Tuesday, July 31, 2018

Sergei Lavrov To The Rescue.

When even Sir Patrick Stewart is helpless, enter Sergei Lavrov. This is more than just a meme based on famous Lavrov's "Imbeciles, Fvck" (Debily, Blyat'), aimed in whisper at "glorious" representatives of Saudi "diplomacy":

It is an actual product in Russia:

Here is why it is relevant:
It is surreal what this country is becoming. It is on its way to Orwellian nightmare.  

Monday, July 30, 2018

Virtual Economy Bites A Real (Physical) Ass, Or Does It?

Can one sue the air which may have brought the smoke from a distant fire to one's community? Can one sue a jelly fish for it being a jelly fish and being nasty to the touch, or, can one sue a stump for being a stump, after one hurts his legs and butt trying to jump over it on one's bike? Of course not. But let me drop here all pretense of faux-profundity and state it clear in the most primitive way--LOL!
Sorry guys, I have no sympathy whatsoever towards any, ahhh

Who ever thought that a so called "company", which "produces" nothing but all kinds of mental disorders for a huge global audience which is fixated on "hip" and suffers from different stages of exhibitionism syndrome, can be counted as a productive force? What kind of "investment" is that? Investing in WHAT--200 pages of code and few buildings with servers in them? But never mind, as Facebook's collapse reveals, get this:
Isn't it, finally, a time to call this shit for what it is? Who the fvck is Mr. Zuckerberg? A boy with a knack for writing a software--gee-whiz, there are hundreds of thousands like him software wizards all around the globe and if FB to disappear tomorrow, in no time there will be another social network available, oh wait--there are OTHER social networks. I might not like Bill Gates, who is a typical uber-liberal shithead, but at least Microsoft, despite all of its grossly overrated products, actually produces them in terms of software. It is a product and, however coercive, it is in demand and performs some useful functions. What is useful function of Facebook?

Since when some hipsters and nerds with no serious life, academic or any other experiences (nor education) started to express their, most of the time incompetent, opinions on the whole host of serious issues be them global or community-level. What kind of business model is a Facebook? Profits? As anything in a proverbial FIRE so called "economy" it did turn out some "profits" but the end was inevitable since, even if to discount a (a)moral issue of some billionaires pontificating about things they have no clue about, when the US is being not only deindustrialized, it is losing its labor force. You know, the force which is participating in creating a serious value added--like cars, aircraft, computers, lingerie (well, most of it in China now) et al. At least one can "invest" in companies which produce value. How can one "invest" into the thin air, or, if one wishes, into nothing and expect it to remain a viable "investment"? I don't know. You bought this BS, you live with it. FB was a BS "business" from the get go but it is difficult to explain in the society fixated on being "hip" and in "trend", and suffering from dopamine addiction, and which does not understand what real productive labor is. So, FB "investors", enjoy the wipe-out of historic proportions. There is one silver-lining in all that for all of you, however, your demigod and a ruler, Mark Zuckerberg is not expected to attend food bank lines anytime soon--he made a shitload of money on idiots to worry about that.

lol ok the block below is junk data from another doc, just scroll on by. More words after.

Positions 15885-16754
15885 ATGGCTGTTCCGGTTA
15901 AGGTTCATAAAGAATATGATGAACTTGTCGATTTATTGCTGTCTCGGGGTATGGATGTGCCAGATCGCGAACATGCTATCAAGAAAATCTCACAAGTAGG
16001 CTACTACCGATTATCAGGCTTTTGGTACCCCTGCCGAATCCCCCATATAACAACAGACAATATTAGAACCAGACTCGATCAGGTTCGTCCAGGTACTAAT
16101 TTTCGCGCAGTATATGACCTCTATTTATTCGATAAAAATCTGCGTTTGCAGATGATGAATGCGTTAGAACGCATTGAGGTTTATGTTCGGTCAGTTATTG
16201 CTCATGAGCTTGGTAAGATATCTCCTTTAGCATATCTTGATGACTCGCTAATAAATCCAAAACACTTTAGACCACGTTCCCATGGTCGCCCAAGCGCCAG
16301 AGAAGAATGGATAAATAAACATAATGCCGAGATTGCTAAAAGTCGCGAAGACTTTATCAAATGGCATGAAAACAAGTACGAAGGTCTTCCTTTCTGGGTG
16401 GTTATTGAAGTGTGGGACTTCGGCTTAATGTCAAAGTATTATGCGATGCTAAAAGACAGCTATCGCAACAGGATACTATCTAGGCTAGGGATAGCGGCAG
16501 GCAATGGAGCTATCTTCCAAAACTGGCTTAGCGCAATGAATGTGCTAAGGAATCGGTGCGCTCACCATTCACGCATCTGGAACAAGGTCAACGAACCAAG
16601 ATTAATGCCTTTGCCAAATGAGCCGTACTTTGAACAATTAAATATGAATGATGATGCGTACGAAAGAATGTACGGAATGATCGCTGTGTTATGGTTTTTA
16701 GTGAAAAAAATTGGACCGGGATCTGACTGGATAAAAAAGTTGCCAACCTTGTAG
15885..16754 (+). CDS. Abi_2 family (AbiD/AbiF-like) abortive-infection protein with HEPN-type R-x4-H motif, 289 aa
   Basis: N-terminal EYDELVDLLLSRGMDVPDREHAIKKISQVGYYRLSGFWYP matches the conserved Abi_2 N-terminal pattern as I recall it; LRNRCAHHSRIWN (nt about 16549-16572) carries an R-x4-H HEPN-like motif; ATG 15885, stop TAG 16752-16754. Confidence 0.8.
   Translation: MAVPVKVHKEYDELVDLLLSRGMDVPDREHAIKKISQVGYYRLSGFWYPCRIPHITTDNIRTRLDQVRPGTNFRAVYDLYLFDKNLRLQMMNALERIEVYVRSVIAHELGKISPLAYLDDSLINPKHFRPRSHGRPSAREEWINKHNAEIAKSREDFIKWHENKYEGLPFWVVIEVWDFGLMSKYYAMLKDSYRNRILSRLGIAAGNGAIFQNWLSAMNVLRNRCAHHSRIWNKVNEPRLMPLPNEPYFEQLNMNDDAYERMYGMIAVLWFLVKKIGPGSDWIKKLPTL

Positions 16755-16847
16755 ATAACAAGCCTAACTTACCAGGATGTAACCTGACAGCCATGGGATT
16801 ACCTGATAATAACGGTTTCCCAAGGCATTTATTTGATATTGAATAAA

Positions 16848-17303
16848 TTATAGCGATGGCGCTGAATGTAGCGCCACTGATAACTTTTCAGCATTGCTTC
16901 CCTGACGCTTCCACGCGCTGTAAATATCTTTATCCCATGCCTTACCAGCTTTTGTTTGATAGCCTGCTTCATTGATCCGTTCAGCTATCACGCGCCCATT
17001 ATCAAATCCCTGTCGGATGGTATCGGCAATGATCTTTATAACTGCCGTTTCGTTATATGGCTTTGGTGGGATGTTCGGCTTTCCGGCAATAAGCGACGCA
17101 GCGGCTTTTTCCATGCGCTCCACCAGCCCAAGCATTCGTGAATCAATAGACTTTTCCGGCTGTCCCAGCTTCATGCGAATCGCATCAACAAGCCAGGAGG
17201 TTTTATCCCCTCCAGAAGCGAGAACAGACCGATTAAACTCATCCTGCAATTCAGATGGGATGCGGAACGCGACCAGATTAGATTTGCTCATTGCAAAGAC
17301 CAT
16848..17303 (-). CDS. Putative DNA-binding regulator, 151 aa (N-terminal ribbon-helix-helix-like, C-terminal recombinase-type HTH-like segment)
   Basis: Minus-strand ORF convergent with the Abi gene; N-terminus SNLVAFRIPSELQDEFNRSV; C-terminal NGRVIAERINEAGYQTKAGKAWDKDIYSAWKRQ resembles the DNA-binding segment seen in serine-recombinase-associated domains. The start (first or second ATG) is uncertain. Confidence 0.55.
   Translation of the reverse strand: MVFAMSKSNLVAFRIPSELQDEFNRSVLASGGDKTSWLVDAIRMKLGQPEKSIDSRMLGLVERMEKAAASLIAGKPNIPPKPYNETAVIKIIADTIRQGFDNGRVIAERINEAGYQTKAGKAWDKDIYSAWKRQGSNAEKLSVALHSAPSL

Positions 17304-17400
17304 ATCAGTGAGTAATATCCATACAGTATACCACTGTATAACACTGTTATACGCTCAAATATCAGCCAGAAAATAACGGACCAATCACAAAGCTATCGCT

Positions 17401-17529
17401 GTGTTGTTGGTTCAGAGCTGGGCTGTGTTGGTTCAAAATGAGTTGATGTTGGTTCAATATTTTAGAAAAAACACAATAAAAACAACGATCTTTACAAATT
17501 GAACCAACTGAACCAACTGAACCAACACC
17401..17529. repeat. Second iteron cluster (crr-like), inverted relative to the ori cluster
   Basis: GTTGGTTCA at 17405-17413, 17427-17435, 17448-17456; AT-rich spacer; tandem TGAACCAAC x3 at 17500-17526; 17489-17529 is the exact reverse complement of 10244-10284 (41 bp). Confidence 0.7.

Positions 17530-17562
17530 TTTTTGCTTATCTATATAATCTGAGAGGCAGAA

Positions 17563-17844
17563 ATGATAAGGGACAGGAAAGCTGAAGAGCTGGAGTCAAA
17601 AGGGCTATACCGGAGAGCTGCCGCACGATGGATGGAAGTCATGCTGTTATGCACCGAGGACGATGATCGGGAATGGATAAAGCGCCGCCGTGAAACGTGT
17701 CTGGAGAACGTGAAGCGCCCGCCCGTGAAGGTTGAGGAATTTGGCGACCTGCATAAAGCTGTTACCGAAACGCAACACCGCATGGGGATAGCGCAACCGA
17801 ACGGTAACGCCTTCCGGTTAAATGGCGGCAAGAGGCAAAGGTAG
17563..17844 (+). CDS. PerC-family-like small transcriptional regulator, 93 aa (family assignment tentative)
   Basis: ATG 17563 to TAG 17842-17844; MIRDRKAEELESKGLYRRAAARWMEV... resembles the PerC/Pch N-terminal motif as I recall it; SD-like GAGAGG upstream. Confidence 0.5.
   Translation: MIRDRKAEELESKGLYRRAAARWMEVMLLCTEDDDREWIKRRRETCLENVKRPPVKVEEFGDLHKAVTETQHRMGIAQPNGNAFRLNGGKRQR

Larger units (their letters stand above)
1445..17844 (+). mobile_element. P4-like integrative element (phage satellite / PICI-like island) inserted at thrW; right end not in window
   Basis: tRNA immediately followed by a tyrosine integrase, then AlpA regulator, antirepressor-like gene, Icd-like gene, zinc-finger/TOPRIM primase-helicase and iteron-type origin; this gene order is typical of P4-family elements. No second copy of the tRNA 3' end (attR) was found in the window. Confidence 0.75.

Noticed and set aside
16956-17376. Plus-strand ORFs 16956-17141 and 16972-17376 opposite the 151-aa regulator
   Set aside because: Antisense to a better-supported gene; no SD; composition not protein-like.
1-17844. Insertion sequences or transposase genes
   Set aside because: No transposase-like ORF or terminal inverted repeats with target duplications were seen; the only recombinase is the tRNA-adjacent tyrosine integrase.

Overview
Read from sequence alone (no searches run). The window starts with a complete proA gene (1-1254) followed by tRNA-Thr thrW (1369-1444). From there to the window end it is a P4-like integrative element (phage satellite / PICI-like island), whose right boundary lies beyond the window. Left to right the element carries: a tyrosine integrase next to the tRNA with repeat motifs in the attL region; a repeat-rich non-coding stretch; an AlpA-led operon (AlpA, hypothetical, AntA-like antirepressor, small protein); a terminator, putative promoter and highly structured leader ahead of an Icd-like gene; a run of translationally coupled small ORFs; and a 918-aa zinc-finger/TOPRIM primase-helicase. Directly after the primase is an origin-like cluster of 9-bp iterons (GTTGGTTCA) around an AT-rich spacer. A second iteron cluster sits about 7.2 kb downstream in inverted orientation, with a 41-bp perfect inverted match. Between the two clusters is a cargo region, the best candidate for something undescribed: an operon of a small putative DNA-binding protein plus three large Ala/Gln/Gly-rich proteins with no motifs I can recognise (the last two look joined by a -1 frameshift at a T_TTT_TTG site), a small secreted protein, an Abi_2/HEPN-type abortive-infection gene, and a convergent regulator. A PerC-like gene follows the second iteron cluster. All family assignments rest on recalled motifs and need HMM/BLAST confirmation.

Meanwhile, for future investment, take a look at GE which is about to sell its so called "digital" assets and is ready to get back to where this great American brand started--engines, motors and other very tangible products the demand for which will always be high. But here we are getting to a more general, metaphysical issue of a gigantic crisis of liberal financial capitalism which has completely ran itself into the ground basing its indicators on "earnings" and "profit". But that is a separate issue altogether.  

IL-96-400M Is Getting Ready For Take-Off.

Recall what I wrote 2 years ago about the program of return of the venerable IL-96 into operation. Well, it IS being brought back to life and three days old order of Russian government (in Russian) to issue additional (to already provided 6 billion Rubles) 1.3 billion rubles for retooling of Voronezh Aircraft Plant, getting it ready for series production, starting in 2020, is an extremely important event... geopolitically. How so, one may ask. Well, consider this:

1. While the US deep state goes apoplectic accusing Trump in being a Russian asset, truth is--no economic sanctions on Russia will ever be lifted and, in fact, new ones will be imposed. Russians know this damn well. So much for a "useful" Trump. 

2. Increasing economic sanctions apply to Russia all necessary pressures required for a domestic development primarily in real hi-tech sectors and no more so than in commercial aerospace. 

3. As was pointed out not for once--Russia's commercial aviation market is huge, as is the country itself, which necessitates (always did) an extraordinarily well developed commercial aviation sector. With SSJ-100 and MC-21s flying (MC-21 getting ready for series production) already, but those are regional and mid-range aircraft... 

4. Russia needs wide-body, long-range aircraft which is NOT A-3XX or B-747, 777 or 787 for its domestic flights. Il-96, granted, vastly upgraded, from avionics to aggregates, to some variant of Aviadvigatel PS-90 jet engine which will not have any Western parts in it, fits the bill perfectly while keeping Russia in the wide-body long-range commercial aviation business before CR-929 hits the market.  The same goes for PD-35 engine, albeit rumor has it that IL-96 may benefit from 4 PD-14 engines, with PD-14 being in the final stages of its certification. That makes Il-96-400M a thoroughly Russian airplane.

5. Il-96 is simply an awesome aircraft, it is beautiful, elegant and, in the end, Vladimir Putin himself uses its 300 version as a Russian variant of American Air Force One.